Gene-editing therapy reduced pathologic transthyretin protein

An investigational CRISPR gene-editing therapy reduced pathologic transthyretin (TTR) protein in a small group of patients with hereditary transthyretin amyloidosis (ATTR), interim data from a phase I clinical trial showed.

In an ongoing dose-escalation study, six patients with hereditary ATTR with polyneuropathy received single doses of NTLA-2001, a lipid nanoparticle containing CRISPR/Cas9 gene-editing technology. Three people received 0.1 mg/kg and three received 0.3 mg/kg.

At day 28, the mean reduction from baseline in serum TTR protein concentration was 52% in people who received 0.1 mg/kg and 87% in people who received 0.3 mg/kg, reported Julian Gillmore, MD, PhD, of University College London, and colleagues New England Journal of Medicine.

“Data from the initial groups of patients in this study provide clinical proof of concept for in vivo CRISPR-Cas9–mediated gene editing as a therapeutic strategy,” Gillmore and colleagues wrote.

“Serial assessments of safety during the first 28 days after infusion in patients revealed few adverse events, and those that did occur were mild in grade,” they added. “The limited and specific normal function of TTR in thyroxine and vitamin A transport means that knockdown has only limited additional physiological effects.”

These findings are the first-ever clinical data supporting safety and efficacy of in vivo CRISPR genome editing in humans, according to Intellia Therapeutics and Regeneron, the trial’s sponsors. The interim data were also presented at the 2021 Peripheral Nerve Society annual meeting.

NTLA-2001 is designed to inactivate the TTR gene in liver cells in people with hereditary transthyretin amyloidosis to prevent the production of misfolded TTR protein, which accumulates throughout the body and causes progressive fatal neuropathy, cardiomyopathy, nephropathy, vitreous opacities, and other manifestations. Infused lipid nanoparticles were opsonized by apolipoprotein E and preferentially transported to the liver, where more than 99% of circulating transthyretin is made.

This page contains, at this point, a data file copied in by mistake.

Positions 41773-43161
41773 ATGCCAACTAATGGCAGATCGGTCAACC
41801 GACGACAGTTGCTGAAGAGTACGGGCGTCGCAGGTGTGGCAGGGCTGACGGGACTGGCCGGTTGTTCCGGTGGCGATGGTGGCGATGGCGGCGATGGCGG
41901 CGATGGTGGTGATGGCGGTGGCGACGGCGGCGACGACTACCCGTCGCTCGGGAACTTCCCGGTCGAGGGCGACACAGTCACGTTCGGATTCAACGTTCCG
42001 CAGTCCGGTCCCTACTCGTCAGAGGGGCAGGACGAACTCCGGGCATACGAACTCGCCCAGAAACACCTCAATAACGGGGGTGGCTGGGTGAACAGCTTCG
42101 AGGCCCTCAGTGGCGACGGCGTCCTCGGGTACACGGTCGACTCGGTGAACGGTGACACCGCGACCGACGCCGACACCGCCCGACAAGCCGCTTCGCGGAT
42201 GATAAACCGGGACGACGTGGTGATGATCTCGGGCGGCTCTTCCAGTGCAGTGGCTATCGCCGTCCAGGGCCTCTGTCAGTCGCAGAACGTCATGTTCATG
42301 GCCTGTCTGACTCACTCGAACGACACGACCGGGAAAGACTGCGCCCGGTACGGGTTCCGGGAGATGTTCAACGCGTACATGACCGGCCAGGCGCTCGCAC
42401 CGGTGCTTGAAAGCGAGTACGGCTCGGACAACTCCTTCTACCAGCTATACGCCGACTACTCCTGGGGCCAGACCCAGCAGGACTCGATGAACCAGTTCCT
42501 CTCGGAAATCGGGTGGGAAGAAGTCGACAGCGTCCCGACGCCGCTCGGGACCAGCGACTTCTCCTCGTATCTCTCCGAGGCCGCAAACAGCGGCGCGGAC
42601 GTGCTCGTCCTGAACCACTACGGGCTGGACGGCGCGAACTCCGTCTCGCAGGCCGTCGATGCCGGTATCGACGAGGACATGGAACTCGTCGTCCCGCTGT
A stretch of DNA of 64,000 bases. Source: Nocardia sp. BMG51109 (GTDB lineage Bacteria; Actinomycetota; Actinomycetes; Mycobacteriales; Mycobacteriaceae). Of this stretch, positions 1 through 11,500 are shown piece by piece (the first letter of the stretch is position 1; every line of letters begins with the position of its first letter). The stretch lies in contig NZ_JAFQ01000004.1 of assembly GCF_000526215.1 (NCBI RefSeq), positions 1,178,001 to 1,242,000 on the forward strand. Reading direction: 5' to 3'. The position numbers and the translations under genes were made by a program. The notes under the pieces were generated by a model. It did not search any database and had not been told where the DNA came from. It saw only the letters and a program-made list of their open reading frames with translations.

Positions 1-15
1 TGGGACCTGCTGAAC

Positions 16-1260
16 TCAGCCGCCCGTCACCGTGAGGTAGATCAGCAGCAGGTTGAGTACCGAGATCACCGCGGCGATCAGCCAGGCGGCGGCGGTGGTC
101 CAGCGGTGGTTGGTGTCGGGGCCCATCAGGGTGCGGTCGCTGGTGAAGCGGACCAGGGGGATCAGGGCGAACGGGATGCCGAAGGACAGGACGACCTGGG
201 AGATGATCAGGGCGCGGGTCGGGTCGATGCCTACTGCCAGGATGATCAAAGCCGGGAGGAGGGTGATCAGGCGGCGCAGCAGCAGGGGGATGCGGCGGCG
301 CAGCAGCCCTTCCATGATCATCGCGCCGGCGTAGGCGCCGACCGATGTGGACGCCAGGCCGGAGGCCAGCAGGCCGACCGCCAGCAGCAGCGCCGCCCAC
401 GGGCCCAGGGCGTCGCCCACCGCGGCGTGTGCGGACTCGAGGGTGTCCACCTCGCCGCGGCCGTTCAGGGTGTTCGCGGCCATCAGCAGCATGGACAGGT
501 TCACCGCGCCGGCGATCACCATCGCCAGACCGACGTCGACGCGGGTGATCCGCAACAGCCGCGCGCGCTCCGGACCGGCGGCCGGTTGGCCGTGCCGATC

The administered nanoparticles contained a single guide RNA targeting the TTR gene and a Streptococcus pyogenes Cas9 protein and associated Cas9 endonuclease. The Cas9 protein complex acted as a molecular scissors, making a double-stranded DNA cut at the targeted site—in this case, the TTR gene.

Patients in the study were 46 to 64 years old; two were women and four were men. All had a diagnosis of polyneuropathy due to hereditary ATTR amyloidosis, with or without cardiomyopathy.

Three people had a p.T80A mutation, two a p.S97Y mutation, and one a p.H110D mutation. Three had received no previous therapy and three previously had received diflunisal, which stabilizes TTR tetramers before they dissociate to form pathologic amyloid fibrils. Patients were premedicated with glucocorticoids and histamine block to minimize pro-inflammatory effects of intravenous lipid nanoparticle treatment.

All patients completed the infusion with no protocol-specified stopping events. No serious adverse events were seen, though one patient had a grade 1 infusion-related reaction. Increased d-dimer levels were seen 4 to 24 hours after infusion in five of six patients but returned to baseline in all by day 7. Activated partial thromboplastin time and prothrombin time stayed within 1.2 times the upper limit of their reference ranges, and fibrinogen levels and platelet counts remained above the lower limit of their normal ranges. Liver function tests remained normal.

Current therapeutic strategies for transthyretin amyloidosis include reduction of toxic protein through stabilization of the tetrameric form of TTR (diflunisal or tafamidis) as well as inhibition of TTR protein synthesis with inotersen or patisiran, which degrade TTR messenger RNA.

Data from studies of RNA-targeting gene-silencing agents have shown that reductions in serum TTR protein translate into meaningful clinical benefits relative to placebo. “Such treatments produce symptom relief and functional improvement and prolong survival but are limited by the requirement for long-term administration to maintain TTR knockdown,” Gillmore and co-authors wrote. “In the case of patisiran, long-term treatment results in continued exposure to premedication with glucocorticoids and antihistamines.”

The CRISPR/Cas9 technique used in the study stemmed from work done by researchers who were awarded the 2020 Nobel Prize in Chemistry. Significant bioethical questions have arisen with application of CRISPR technology in food production, military use, and germ line genome changes in human embryos.

“The in vivo gene-editing approach used in this study is currently being investigated for use in other diseases,” Gillmore and colleagues observed.

“Further clinical programs involving CRISPR-Cas9-based gene-editing strategies are planned by many investigators for a wide range of diseases,” they noted. “These programs may make use of the potential not only to knock out expression of harmful protein products but also to insert genes to produce functional proteins where mutations cause pathologic deficiencies.”

  1. An investigational CRISPR gene-editing therapy reduced pathologic transthyretin protein in a small group of patients with hereditary transthyretin amyloidosis, interim data from a phase I clinical trial showed.

  2. These findings provide proof of concept for in vivo CRISPR-Cas9–mediated gene editing as a therapeutic strategy, the researchers said.

Paul Smyth, MD, Contributing Writer, BreakingMED™

This study was supported by Intellia Therapeutics and Regeneron Pharmaceuticals.

Gillmore reported relationships with Alnylam Pharmaceuticals, Eidos Therapeutics Inc, Intellia Therapeutics, and Ionis Pharmaceuticals Inc.

Cat ID: 497

Topic ID: 495,497,497,914,130,925